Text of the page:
Growing domestic demand and expanding international attention is driving the wine production sector in Lebanon.

Michel de Bustros
General Manager
Château Kefraya
Zafer E. Chaoui
Chairman & CEO
Château Ksara

How has your company developed over the years?

MICHEL DE BUSTROS Château Kefraya began operations prior to 1951 planting vineyards, not as a winery, which it later became in 1979. At that time we had such quantities of grape that we decided to move into winemaking. It was a small winery until today, where we produce 2 million bottles per year. During 2010 we hit a problem—the temperature was too hot, almost 44°C, and this badly affected our white grape crops. We are, however, proud to say that our wine is produced using only Kefraya grapes, and we do not bring in any external produce. We have all qualities of wine, including white, rosé, and red, as well as a delicate wine named Lacrima d'Oro, and a cognac brandy called Nectar.

ZAFER E. CHAOUI When I became the chairman of Château Ksara the country had just exited a period of civil war. My target has been to modernize and invest in all necessary equipment as well as in the grapes that we brought in from Europe. We invested to make Château Ksara a piece of art. It is now a very modern facility and boasts the best equipment in the world.

What are your main export markets?

MB We initially began targeting France, and that country remains the number one market for us. We are proud to be successful there as France is a large producer in itself. Little by little our export destinations have developed to include countries such as Australia, Brazil, and Japan. We are now exporting to a total of 40 countries on five continents. Many things have contributed to making Kefraya wine appreciated and well known globally. In 1997 Robert Parker wrote an article entitled “An Amazing Accomplishment in Lebanon" in Wine Advocate magazine. Now, those who come to visit Kefraya will find that we are a modern winery with state-of-the-art equipment and the know-how to exploit our tourism potential.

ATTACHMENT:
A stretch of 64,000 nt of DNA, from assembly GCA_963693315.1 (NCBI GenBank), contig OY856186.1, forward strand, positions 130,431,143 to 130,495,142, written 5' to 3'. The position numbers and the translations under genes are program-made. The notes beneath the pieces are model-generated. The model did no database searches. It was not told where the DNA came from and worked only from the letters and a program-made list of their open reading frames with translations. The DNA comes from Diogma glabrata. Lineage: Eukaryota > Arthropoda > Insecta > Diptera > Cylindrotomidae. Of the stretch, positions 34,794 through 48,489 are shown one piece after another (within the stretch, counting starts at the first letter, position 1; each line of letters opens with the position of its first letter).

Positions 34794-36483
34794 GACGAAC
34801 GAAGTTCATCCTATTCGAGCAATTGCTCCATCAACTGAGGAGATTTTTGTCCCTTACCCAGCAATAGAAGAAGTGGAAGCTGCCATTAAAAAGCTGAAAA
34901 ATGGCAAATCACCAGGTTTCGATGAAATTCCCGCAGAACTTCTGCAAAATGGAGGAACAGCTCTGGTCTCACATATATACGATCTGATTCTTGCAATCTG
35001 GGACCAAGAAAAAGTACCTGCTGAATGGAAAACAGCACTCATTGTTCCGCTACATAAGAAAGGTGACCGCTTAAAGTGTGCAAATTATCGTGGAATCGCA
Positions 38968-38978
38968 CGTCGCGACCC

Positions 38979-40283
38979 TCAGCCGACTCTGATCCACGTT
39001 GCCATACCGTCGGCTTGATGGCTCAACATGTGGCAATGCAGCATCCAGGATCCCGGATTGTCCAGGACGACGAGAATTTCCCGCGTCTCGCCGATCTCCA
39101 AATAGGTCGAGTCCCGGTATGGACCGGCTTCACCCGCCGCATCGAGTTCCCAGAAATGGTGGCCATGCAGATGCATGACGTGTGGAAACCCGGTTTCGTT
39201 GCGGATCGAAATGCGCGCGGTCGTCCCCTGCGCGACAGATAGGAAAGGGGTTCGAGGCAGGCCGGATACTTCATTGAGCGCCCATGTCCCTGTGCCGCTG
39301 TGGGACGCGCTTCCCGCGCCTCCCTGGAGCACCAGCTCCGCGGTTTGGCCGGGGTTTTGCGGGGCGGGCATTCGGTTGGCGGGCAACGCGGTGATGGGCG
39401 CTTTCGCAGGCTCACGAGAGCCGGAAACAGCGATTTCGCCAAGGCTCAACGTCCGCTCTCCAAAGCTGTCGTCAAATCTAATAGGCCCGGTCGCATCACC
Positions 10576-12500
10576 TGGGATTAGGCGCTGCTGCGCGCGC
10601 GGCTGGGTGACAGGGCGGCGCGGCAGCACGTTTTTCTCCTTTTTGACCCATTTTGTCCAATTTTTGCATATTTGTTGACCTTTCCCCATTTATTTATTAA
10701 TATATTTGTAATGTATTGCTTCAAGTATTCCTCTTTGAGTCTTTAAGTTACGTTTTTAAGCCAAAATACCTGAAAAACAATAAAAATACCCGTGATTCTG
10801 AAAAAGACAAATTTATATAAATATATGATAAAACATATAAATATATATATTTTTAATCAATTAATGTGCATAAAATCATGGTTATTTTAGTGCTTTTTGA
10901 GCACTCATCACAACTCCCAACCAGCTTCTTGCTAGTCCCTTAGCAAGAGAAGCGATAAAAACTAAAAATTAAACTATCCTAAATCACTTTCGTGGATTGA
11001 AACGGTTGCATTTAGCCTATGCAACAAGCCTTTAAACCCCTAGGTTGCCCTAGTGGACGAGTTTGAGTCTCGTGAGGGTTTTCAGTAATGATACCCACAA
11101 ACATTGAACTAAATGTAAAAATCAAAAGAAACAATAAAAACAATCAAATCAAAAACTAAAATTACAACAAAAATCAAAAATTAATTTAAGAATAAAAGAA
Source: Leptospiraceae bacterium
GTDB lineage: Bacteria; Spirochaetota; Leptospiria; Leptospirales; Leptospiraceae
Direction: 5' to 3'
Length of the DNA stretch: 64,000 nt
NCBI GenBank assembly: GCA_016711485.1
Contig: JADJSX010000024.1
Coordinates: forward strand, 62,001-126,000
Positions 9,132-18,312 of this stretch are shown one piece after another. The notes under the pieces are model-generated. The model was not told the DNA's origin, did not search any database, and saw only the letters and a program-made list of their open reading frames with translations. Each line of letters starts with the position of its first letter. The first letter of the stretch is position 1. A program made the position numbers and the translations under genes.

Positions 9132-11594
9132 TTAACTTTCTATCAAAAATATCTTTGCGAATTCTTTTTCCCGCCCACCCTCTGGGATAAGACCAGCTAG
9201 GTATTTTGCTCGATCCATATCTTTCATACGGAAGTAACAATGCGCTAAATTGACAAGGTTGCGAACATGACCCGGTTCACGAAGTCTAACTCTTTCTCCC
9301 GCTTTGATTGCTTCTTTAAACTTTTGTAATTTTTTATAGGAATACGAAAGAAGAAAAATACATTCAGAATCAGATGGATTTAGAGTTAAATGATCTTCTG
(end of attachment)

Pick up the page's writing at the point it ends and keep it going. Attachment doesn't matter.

ZC We produce around 2.7 million bottles a year. We export 40% and sell the rest locally. We are constantly sold out in white and rosé wines. We cover up to one-third of local production, and, for the moment, we see no need to expand further. The total production of Lebanon is around 8 million bottles per annum, and what cannot be sold locally is easily exported. Indeed, we export to over 30 countries. Our neighboring exports go to Syria and Jordan. We also export to European countries such as France and the UK as well as to the US, where we have three distributors.

What types of grape are you using for viticulture?

MB The grape that we produce in the highest quantity is Syrah. We also produce Chardonnay and Viognier for white wine, and Tempranillo for red. Around 15 years ago we also began planting Cabernet Sauvignon, Mourvedre, and Carignan, and we are just beginning to harvest those.

What range of wines do you offer, and which are the most popular for export?

ZC Roughly 60% of our wine production is red, 20% is white, and a further 20% is rosé. In red wines we have normal red, superior red, and château products. At the top of our range is “Le Souverain." This is a wine that we produced for the 150th anniversary of Château Ksara in 2007. Our most popular export wine is “Reserve du Couvent," which is a superior red wine.